As I learn more about health in my own life, I become more and more interested in finding out what nutrients I need. While we may think that we know enough about nutrition, the fact is that there are still many nutrients that we aren't getting enough of, according to health writer Elizabeth Shimer Bowers at Everyday Health. These nutrient deficiencies can affect us in many ways, including our energy levels, our mood, and our overall future health.
"We often get stuck in a routine, good or bad, that limits variation in dietary intake,"says Leah Kaufman, MS, RD, CDN to Bustle over email. "If you are also not consuming the recommended portion of five fruits and vegetables a day, then you will likely be deficient in one ore more nutrients."
Nutrient deficiencies tend to manifest themselves in many forms, including stress, depression, and lethargy among other symptoms and problems, so sometimes we are unaware that something is missing, thinking that the problem is caused by something else entirely. Becoming knowledgeable about what nutrients people commonly lack can help you choose foods that are rich in these vitamins and minerals, and they may even make a difference in your everyday health.
"In the standard American diet, most of us are not getting the recommended 25-38 grams of fiber daily," says Kaufman. "Fiber is beneficial for decreasing cholesterol levels and improving gastrointestinal motility." Getting too little fiber can increase your risk for cardiovascular disease as well as affect your digestive system, according to Kaufman. "The best sources of fiber are found in the skin of plant based fruits and vegetables," says Kaufman. You can also find fiber in whole grains such as brown rice, quinoa, and wheat.
2. Vitamin D
If you live somewhere where you don't get a ton of sun, or tend not to eat many dairy products, you may be low in vitamin D. Vitamin D deficiencies can cause bone and muscle weakness as well as increased risk of cancer and cardiovascular disease. "In order to increase vitamin D daily make sure to add eggs and salmon into your diet," suggests Kaufman. "You may be missing out on essential ingredients such as vitamin D when opting for that egg white omelet." Foods such as fatty fish, dairy products, and other fortified foods such as mushrooms are great sources of vitamin D.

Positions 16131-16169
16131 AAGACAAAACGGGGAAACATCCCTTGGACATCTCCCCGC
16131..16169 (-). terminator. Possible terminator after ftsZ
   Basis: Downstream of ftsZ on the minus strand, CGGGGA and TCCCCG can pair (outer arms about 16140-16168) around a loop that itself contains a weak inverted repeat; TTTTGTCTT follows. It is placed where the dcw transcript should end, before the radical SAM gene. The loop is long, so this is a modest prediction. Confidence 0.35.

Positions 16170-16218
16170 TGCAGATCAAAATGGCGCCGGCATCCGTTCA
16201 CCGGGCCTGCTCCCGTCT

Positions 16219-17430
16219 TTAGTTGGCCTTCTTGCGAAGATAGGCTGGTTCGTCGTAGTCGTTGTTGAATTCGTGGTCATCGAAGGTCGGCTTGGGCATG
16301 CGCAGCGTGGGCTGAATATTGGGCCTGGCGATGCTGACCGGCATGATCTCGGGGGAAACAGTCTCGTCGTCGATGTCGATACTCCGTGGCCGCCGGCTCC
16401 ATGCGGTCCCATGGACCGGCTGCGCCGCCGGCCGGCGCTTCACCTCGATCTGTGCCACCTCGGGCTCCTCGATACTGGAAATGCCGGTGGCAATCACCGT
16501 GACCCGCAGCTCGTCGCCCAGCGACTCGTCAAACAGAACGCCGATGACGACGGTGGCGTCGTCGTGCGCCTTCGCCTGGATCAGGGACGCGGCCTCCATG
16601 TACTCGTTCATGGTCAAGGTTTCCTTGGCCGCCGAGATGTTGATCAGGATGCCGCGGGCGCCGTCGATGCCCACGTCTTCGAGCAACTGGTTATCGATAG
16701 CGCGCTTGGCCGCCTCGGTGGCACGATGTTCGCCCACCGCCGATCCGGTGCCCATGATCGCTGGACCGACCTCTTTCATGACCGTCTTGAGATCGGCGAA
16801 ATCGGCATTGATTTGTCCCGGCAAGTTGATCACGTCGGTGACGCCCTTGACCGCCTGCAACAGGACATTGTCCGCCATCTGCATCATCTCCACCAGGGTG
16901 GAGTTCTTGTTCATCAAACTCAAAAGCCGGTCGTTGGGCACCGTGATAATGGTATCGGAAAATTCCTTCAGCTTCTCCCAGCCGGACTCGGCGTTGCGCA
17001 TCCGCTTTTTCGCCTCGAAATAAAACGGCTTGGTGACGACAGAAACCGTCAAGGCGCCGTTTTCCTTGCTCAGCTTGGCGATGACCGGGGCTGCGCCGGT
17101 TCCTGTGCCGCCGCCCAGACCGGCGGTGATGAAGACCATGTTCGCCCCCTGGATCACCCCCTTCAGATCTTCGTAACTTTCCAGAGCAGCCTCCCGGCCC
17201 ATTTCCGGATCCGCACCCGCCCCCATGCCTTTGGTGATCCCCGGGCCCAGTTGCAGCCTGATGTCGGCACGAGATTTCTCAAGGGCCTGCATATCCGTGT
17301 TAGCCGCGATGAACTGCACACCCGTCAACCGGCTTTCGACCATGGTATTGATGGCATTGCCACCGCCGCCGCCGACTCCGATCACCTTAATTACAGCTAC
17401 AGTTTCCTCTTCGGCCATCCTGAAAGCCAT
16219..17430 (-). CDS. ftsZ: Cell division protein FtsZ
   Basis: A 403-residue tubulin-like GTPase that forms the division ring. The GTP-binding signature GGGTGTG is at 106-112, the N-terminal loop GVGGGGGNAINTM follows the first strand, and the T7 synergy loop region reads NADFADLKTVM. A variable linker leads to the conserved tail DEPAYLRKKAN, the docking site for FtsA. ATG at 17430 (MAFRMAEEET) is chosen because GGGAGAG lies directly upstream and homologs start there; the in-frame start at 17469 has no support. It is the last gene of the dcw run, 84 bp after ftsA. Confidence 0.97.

Women are at their peak bone mass at age 30, making calcium even more important during this time. Taking in too little calcium can cause weak bones, depression, and problems absorbing other nutrients, according to Kaufman. "With so many people following a vegan diet or [who are] lactose intolerant, it is no surprise that many people are calcium deficient," says Kaufman. Dairy is the largest source of calcium, but Kaufman recommends adding dark green leafy vegetables and beans in your diet if you're not a fan of consuming so much dairy.
4. Vitamin C
Although it's rare to be completely vitamin C deficient, many people have low levels of vitamin C, as it's not stored by the body and needs to be absorbed from food."Not only does vitamin C help fight the common cold, but it also helps with cardiovascular health and immune system deficiencies," says Kaufman. "I recommend my patients add strawberries or kiwis into their daily intake of fruit during the winter months to help improve their vitamin C intake."
"Most people who consume a well rounded diet get enough potassium, however deficiencies may occur in athletes due to hydration issues or patients with gastrointestinal issues that may suffer from malabsorption," says Kaufman. Low potassium levels can cause weakness, cramping, and low blood pressure. "If potassium deficiency does occur, you can find it in bananas or even potatoes," says Kaufman.
If you do suspect you have a severe deficiency, you should always talk to your doctor, but upping your intake of these five foods can help keep your body in balance and give it the power it needs to function optimally.